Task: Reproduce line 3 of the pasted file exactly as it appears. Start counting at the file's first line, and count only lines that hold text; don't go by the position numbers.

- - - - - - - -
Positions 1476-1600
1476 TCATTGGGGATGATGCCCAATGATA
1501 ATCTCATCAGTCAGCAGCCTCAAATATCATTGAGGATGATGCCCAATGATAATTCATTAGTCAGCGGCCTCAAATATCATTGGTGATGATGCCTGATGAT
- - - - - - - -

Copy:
1501 ATCTCATCAGTCAGCAGCCTCAAATATCATTGAGGATGATGCCCAATGATAATTCATTAGTCAGCGGCCTCAAATATCATTGGTGATGATGCCTGATGAT